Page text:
Innovations in cancer services to improve outcomes in Indigenous cancer patients: This project will comprehensively assess current service models and their level of effectiveness in the delivery of cancer care to Indigenous Australians. Barriers, as well as facilitators to successful program implementation will also be identified. Distinctive care needs of Indigenous cancer patients will be taken into account and investigated to determine required improvements to service delivery, including alternative service delivery models such as telehealth and outreach services.

The WACRH team will also be working closely with the University of Canberra’s Faculty of Health, to progress a fourth component of the DISCOVER-TT project:

The role of Indigenous cancer survivors in improving cancer awareness and outcomes for Indigenous cancer patients:  Cancer survivors have undertaken organised activities to improve cancer services in many ways, including lobbying and fund-raising, raising awareness, and supporting other patients and families, demonstrating ‘peer support’ as an important element to people affected by cancer. Indigenous survivors do not (this may currently be changing) have the same history of organisation or capacity to volunteer formally. This project will inform the content, nature, and mode of delivery of quality supportive care programs for Indigenous cancer survivors.

Project Benefit

In addition to all targeted project outcomes described above, this project builds on and extends previous works on cancer in Indigenous Australians, and brings together key researchers, practitioners, and consumer advocacy groups from across Australia.  It aims to actively promote the translation of research knowledge into Australian public health policy and practice, and train a new generation of researchers in Indigenous cancer control.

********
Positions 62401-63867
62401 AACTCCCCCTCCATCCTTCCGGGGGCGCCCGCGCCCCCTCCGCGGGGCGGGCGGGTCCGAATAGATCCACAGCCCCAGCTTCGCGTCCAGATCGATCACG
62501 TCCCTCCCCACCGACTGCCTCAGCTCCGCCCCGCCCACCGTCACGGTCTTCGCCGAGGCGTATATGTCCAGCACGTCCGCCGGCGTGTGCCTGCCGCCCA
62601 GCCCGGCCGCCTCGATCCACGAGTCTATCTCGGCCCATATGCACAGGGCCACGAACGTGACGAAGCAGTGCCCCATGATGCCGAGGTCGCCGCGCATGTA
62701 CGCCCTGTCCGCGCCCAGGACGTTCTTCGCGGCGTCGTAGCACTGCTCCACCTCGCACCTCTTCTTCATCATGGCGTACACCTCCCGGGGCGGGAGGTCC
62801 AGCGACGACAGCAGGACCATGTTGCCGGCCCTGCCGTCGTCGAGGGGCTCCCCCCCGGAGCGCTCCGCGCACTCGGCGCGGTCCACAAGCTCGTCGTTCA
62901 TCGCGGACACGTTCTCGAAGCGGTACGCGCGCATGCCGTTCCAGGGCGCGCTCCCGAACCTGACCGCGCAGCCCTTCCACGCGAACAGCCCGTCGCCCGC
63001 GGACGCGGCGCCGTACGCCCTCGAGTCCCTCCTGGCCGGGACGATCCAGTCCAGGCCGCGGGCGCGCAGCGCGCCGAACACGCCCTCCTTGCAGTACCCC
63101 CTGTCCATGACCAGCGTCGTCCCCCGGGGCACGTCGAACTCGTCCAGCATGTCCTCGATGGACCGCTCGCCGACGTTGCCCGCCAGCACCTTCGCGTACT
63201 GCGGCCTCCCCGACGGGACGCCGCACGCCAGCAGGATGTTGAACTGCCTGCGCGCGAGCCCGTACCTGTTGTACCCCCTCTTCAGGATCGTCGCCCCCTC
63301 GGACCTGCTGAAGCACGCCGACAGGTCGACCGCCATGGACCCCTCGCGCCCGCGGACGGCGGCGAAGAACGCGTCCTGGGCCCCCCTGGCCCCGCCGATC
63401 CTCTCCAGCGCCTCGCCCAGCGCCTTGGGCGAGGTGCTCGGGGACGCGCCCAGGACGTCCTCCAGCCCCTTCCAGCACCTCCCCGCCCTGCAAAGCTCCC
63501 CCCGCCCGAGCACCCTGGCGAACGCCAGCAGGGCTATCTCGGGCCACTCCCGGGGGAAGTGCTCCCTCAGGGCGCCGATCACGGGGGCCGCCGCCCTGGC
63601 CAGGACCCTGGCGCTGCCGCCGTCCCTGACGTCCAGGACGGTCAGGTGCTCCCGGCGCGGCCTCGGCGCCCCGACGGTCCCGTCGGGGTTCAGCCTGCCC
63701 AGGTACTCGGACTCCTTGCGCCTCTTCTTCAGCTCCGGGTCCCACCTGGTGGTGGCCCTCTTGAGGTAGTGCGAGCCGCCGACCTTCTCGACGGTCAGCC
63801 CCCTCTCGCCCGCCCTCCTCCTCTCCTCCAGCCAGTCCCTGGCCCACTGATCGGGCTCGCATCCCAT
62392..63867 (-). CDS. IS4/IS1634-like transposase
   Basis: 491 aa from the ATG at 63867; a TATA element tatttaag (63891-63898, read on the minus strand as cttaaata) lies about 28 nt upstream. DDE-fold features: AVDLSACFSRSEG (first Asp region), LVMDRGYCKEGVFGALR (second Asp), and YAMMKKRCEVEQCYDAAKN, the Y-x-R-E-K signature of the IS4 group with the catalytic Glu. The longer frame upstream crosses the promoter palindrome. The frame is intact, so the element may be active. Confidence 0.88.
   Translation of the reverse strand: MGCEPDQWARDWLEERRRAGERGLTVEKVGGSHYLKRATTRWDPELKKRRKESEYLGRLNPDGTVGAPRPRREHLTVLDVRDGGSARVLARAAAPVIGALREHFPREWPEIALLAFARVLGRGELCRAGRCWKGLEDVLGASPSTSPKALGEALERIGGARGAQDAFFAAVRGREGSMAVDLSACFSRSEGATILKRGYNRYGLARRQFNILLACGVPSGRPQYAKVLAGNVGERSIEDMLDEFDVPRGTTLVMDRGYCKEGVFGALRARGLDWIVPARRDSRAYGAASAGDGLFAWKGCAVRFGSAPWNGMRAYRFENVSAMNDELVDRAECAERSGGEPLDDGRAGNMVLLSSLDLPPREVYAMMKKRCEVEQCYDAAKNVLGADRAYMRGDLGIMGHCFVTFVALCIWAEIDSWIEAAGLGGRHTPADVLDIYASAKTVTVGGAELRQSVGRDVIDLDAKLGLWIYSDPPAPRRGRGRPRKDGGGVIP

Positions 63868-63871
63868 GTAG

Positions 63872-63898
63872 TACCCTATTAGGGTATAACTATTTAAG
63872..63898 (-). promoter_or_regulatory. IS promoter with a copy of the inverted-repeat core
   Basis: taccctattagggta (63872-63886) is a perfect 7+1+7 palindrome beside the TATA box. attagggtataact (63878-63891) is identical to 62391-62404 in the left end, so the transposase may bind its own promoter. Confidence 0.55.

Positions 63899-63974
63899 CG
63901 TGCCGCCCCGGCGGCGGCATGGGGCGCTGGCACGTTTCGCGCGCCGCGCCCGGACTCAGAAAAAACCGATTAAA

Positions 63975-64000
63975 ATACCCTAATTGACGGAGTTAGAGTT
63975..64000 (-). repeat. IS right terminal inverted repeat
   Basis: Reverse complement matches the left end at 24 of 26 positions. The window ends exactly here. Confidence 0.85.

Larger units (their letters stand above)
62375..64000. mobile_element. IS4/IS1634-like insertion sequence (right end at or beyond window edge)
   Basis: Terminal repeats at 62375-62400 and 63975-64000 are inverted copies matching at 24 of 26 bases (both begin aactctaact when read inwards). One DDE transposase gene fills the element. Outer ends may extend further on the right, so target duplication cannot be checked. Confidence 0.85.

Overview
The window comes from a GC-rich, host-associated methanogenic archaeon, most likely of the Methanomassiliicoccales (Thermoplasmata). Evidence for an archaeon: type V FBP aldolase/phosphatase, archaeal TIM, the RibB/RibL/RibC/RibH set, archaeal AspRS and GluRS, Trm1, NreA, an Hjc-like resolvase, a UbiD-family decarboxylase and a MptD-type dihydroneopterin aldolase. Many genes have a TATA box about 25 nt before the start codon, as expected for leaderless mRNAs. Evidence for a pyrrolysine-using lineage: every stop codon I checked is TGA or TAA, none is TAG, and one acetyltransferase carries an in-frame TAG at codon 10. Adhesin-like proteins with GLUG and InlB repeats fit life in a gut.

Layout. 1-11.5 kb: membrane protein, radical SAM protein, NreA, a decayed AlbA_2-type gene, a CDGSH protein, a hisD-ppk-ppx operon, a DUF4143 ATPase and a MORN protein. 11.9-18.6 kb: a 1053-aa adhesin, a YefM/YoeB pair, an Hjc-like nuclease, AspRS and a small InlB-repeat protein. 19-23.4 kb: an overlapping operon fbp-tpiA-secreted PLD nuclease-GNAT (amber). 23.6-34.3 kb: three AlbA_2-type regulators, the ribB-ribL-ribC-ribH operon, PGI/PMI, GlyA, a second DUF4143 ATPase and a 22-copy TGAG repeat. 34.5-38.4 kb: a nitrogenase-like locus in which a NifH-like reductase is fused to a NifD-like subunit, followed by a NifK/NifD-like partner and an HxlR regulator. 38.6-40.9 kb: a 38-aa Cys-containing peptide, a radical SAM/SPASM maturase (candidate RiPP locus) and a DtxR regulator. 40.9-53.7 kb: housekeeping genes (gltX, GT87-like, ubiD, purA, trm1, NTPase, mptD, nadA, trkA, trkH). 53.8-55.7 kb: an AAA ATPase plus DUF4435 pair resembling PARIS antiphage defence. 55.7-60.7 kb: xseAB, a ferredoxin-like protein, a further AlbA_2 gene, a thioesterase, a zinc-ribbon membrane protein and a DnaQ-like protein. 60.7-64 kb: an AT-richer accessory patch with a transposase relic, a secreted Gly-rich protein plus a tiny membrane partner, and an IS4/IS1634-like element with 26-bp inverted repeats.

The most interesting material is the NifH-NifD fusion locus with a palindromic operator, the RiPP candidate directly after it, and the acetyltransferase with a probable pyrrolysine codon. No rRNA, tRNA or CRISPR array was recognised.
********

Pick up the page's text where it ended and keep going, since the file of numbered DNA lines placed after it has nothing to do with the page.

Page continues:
Funding was provided by the National Health and Medical Research’s Council (NHMRC) Centre for Research Excellence DISCOVER-TT, Cancer Councils of NSW and WA, Ca-CINDA

 

Quick Menu

  • Poche Centre for Indigenous Health >

    The Centre aims to drive a transformative intergenerational Aboriginal health research agenda. Read More
  • Cultural Orientation >

    A number of universities in WA have adopted WACRH's Cultural Orientation site as part a Read More
  • Staff Contacts & Profiles >

    WACRH staff are based in Geraldton, Perth and Mt Magnet. Read More
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Upcoming Events

Wednesday
27
May
WACRH
Starts at: 08:30

This workshop is designed for nurses to update their knowledge on the care and management of vascular access devices. The program will present evidence-based practice guidelines for assessing and managing peripheral catheters,central venous catheters(CVC) peripherally inserted catheters(PICC), tunnelled devices such as Hickman Catheters and implantable devices such as Portacaths.

for Registered nurses and Enrolled nurses.

 

 

Thursday
28
May
WACRH
Starts at: 16:00

Tania Major is a kokoberra woman from the remote community of Kowanyama in Far North Queensland. she is recognised as a leader and advocate for Aboriginal people at both national and state levels, and witin the communiites of Cape York.

She was awarded the 2007 Young Australian of the Year in recognition of her work.

Tania will spoeak of her own experiences to show that by extending a hand to each other, all Australians can build strong bridges between cultures, and work towards change and reconcilitation.

rsvp to admin-wacrh@uwa.edu.au

sausage sizzle and light refreshments provided.

Wednesday
10
Jun
WACRH
Starts at: 09:00
Stress Management / BurnOut Prevention Workshop
This stress management / burn-outprevention workshop aims to help participants develop awareness of stress andits effects on performance in the workplace,
as well as on a personal level. This highly interactive 3.5 hour training exercise involves:
  • Learning about the physical and psychological impacts of the stress
  • Recognising personal stress signals
  • Developing personal coping resources to manage stress more effectively
  • Learning new stress management skills

See more information here: http://www.wacrh.uwa.edu.au/images/events/2015/stress%20management%2021%20may%20v2.pdf